As a friend you can help encourage your friend to seek the right kind of help for them.  Show them you care and be there for them when they need you. Again little things can make a big difference and being patient with them can be important. As a friend or carer you too can seek support and advice from a GP or other appropriate organisations (some of which are listed below). 

Keeping busy is important as breaking the negativity cycle and keeps your mind occupied on other more positive things. Take time to care for yourself. Every little helps and each step no matter how big or small can be a step in the right direction.

Alternative therapies are recommended to medication such as mindfulness or talking therapies. These can be accessed via your local health authority or via your GP or often at community/library centres.  Art or music groups, community volunteering or the new popular colouring books are a great way to help you focus on the here and now.

It is important you seek advice from your GP if possible, they can help you monitor your situation and support your recovery. They may also discuss medication if they or you feel it is necessary. 

For more information please seek professional help, below are some organisations that can also help;

Useful YouTube

Have you checked out Manchester University on YouTube? Subscribe to their channel and find out from the staff and students direct what life is like.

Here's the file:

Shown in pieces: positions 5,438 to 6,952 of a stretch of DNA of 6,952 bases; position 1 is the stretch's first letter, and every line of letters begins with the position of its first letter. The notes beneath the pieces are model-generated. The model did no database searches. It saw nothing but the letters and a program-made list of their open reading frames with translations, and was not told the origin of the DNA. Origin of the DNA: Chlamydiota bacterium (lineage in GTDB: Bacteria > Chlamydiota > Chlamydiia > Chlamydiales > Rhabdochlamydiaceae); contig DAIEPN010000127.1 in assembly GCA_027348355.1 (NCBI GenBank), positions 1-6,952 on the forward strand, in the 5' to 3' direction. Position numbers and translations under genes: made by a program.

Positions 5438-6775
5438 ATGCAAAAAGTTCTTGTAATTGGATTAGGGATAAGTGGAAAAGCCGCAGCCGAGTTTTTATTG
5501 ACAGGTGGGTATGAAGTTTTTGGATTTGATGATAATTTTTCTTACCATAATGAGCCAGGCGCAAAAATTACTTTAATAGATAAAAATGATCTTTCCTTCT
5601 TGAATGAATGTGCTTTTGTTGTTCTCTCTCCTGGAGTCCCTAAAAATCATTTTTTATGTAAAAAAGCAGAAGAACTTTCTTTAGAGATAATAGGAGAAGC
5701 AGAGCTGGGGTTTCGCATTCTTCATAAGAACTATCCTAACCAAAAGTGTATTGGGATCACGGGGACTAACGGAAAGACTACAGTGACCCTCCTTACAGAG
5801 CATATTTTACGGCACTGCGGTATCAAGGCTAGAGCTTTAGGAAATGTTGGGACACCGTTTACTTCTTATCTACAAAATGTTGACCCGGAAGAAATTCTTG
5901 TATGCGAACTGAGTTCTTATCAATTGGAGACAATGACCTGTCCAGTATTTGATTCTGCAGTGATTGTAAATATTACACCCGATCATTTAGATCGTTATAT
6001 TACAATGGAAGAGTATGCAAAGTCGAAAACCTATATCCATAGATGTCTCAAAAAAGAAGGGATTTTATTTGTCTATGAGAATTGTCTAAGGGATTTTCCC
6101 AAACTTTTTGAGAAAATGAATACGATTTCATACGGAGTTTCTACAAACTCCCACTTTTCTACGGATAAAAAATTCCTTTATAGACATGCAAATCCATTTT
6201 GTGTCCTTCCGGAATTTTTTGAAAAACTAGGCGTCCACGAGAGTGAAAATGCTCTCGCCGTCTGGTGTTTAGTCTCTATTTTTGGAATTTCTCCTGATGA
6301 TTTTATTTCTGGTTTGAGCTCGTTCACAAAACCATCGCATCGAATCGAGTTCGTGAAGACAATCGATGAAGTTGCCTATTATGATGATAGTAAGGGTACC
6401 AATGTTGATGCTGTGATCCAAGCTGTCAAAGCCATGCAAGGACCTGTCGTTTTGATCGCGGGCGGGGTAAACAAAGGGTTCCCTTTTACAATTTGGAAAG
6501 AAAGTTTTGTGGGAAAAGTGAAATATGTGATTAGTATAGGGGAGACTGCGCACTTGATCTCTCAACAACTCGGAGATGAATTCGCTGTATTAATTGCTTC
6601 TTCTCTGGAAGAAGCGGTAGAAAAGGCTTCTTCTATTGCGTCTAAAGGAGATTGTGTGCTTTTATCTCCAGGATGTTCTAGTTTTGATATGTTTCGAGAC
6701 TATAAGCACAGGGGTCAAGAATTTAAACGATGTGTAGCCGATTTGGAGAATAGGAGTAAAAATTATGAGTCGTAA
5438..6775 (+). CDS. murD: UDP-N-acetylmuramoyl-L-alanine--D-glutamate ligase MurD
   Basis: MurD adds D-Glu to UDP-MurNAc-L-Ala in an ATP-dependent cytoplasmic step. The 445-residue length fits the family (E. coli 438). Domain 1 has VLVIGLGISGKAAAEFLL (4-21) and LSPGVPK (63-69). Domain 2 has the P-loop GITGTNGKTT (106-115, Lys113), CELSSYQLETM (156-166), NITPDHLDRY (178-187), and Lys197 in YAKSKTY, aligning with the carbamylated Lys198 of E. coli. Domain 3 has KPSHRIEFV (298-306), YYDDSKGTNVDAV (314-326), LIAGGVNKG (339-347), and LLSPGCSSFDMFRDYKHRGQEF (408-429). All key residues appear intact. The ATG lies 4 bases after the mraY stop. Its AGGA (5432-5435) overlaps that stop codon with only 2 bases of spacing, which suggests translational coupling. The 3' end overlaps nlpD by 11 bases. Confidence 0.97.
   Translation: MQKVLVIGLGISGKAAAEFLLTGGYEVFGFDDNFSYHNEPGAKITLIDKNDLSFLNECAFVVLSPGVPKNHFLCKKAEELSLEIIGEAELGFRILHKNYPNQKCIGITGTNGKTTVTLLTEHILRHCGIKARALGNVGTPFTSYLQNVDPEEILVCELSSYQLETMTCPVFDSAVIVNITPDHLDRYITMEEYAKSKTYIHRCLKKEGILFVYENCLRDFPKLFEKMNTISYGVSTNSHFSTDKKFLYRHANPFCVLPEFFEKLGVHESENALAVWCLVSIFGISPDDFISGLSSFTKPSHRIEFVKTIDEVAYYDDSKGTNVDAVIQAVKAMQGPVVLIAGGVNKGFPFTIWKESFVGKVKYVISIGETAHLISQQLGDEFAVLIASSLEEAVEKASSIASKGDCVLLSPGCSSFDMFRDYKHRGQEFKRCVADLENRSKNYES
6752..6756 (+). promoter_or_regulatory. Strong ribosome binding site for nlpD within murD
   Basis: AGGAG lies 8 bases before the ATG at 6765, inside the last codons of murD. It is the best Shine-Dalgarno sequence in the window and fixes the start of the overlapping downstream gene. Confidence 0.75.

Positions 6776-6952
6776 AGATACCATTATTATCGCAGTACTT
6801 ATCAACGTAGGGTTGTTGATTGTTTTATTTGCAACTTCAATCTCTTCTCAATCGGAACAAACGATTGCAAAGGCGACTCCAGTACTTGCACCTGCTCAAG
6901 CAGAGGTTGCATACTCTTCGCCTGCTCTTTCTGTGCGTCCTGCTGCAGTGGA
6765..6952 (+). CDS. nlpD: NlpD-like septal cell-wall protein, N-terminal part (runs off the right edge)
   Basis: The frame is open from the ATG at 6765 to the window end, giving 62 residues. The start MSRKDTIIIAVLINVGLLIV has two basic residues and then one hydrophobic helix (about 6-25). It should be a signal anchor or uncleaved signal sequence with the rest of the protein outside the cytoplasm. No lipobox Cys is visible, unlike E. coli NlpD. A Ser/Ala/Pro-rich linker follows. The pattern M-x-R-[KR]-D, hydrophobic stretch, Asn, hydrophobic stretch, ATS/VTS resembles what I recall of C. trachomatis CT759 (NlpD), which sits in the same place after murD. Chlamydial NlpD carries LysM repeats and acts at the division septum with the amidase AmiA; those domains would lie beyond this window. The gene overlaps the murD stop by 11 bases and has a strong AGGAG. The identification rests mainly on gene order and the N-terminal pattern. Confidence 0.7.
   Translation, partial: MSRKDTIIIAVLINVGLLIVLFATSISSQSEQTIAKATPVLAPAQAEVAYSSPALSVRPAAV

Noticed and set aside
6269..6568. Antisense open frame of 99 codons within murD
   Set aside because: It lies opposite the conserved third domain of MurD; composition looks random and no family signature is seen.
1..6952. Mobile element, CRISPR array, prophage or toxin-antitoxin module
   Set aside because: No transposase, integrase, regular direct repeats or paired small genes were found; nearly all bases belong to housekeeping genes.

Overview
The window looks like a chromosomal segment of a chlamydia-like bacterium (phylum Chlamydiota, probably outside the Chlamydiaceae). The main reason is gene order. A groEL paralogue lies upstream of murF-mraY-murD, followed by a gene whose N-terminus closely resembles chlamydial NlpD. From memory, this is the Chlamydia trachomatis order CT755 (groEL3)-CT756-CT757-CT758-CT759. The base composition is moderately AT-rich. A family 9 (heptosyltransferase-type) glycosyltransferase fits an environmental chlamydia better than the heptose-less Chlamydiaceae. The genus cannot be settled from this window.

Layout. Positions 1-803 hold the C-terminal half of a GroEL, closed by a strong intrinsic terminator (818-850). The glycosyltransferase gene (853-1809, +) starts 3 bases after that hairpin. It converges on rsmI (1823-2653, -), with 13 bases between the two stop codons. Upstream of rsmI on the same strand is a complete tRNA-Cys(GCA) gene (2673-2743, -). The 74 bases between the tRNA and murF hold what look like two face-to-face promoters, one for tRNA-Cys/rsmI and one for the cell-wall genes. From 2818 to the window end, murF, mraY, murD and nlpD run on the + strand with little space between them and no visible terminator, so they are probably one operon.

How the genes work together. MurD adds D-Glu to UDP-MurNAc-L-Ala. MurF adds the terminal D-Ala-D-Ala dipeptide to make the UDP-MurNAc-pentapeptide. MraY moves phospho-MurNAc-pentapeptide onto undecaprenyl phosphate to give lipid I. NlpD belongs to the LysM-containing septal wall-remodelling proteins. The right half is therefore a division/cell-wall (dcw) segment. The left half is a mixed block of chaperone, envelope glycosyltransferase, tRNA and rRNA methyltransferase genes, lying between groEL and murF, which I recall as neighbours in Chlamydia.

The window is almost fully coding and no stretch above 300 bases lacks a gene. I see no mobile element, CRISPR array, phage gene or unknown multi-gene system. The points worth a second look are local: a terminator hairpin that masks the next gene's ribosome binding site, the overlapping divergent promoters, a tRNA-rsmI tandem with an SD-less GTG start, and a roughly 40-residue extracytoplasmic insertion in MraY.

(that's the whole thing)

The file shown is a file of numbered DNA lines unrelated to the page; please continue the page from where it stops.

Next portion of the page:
There is always something going on in different departments too so you can enhance your social awareness of what everyone else attached to the university is up to. This can provide extra learning opportunities and ideas, encourage a wider social involvement and a better understanding of university life outside that of the school of nursing.
The school of nursing has some great collaborations with outside agencies and generate ways to aid public awareness of topics and promotions going on in the area. A recent example is;

Use these ideas to be creative during your time here at Manchester University and beyond into your nursing career and stay involved with those around you.

Spokes – Its a State of Mind!

I attended the 10th annual ‘Mental Health Student Nurse Conference’ held by the University of Manchester yesterday. This was a great event organised by staff here at the University where students got a chance to debate the 6Cs with a panel of professionals. Workshops were held to focus on specific areas such as OCD or Dementia. We were also lucky enough to have a presentation from State of Mind. They are an award winning charity that challenges attitudes and stigma and helps to raise awareness of mental health within the Rugby profession and community groups. The guys were truly inspirational. Lead by a mental health nurse the guest speakers, all of whom were ex-professional rugby players, told us their experiences of mental health following life changing injuries sustained in the sport they love. Click on the link to the charities website to find out more of the fantastic work they do at both professional and amateur level. state-of-mind-logo I am writing about this to show how creative mental health work can be. Using this charity as a starting point, you can be as creative with your spokes as is relative when on placement. Look outside the box and see what amazing things mental health nurses are involved with out there.  Link up to your portfolio requirements as well and discuss possibilities with your mentor to help discover other ideas for learning opportunities. Physical health plays a large part in mental health both as a cause and an intervention. Use your spokes to come up with ideas or suggestions to help improve the care of those being looked after on your placement.  Discuss ideas with your colleagues, peers and AA and bounce ideas around.  Attending conferences and events in and around the university and NHS trusts can help spark your imagination and develop your skills and knowledge in just what mental health nursing incorporates.